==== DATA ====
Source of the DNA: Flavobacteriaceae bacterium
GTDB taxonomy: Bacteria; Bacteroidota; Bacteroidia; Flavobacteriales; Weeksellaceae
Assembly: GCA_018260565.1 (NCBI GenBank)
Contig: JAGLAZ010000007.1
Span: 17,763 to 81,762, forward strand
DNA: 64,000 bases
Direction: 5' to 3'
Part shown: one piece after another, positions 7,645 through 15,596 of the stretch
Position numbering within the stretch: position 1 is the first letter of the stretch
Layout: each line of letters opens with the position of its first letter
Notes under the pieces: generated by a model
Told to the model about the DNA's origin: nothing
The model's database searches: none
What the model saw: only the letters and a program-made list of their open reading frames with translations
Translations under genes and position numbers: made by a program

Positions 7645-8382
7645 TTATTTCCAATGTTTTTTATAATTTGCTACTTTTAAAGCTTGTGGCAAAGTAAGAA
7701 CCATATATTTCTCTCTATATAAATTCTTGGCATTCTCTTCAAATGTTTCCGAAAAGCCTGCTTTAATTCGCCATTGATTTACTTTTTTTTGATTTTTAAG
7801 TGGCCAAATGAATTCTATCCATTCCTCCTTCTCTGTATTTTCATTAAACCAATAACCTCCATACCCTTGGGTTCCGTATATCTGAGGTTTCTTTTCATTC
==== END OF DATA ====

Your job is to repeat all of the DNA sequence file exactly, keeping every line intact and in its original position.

Source of the DNA: Flavobacteriaceae bacterium
GTDB taxonomy: Bacteria; Bacteroidota; Bacteroidia; Flavobacteriales; Weeksellaceae
Assembly: GCA_018260565.1 (NCBI GenBank)
Contig: JAGLAZ010000007.1
Span: 17,763 to 81,762, forward strand
DNA: 64,000 bases
Direction: 5' to 3'
Part shown: one piece after another, positions 7,645 through 15,596 of the stretch
Position numbering within the stretch: position 1 is the first letter of the stretch
Layout: each line of letters opens with the position of its first letter
Notes under the pieces: generated by a model
Told to the model about the DNA's origin: nothing
The model's database searches: none
What the model saw: only the letters and a program-made list of their open reading frames with translations
Translations under genes and position numbers: made by a program

Positions 7645-8382
7645 TTATTTCCAATGTTTTTTATAATTTGCTACTTTTAAAGCTTGTGGCAAAGTAAGAA
7701 CCATATATTTCTCTCTATATAAATTCTTGGCATTCTCTTCAAATGTTTCCGAAAAGCCTGCTTTAATTCGCCATTGATTTACTTTTTTTTGATTTTTAAG
7801 TGGCCAAATGAATTCTATCCATTCCTCCTTCTCTGTATTTTCATTAAACCAATAACCTCCATACCCTTGGGTTCCGTATATCTGAGGTTTCTTTTCATTC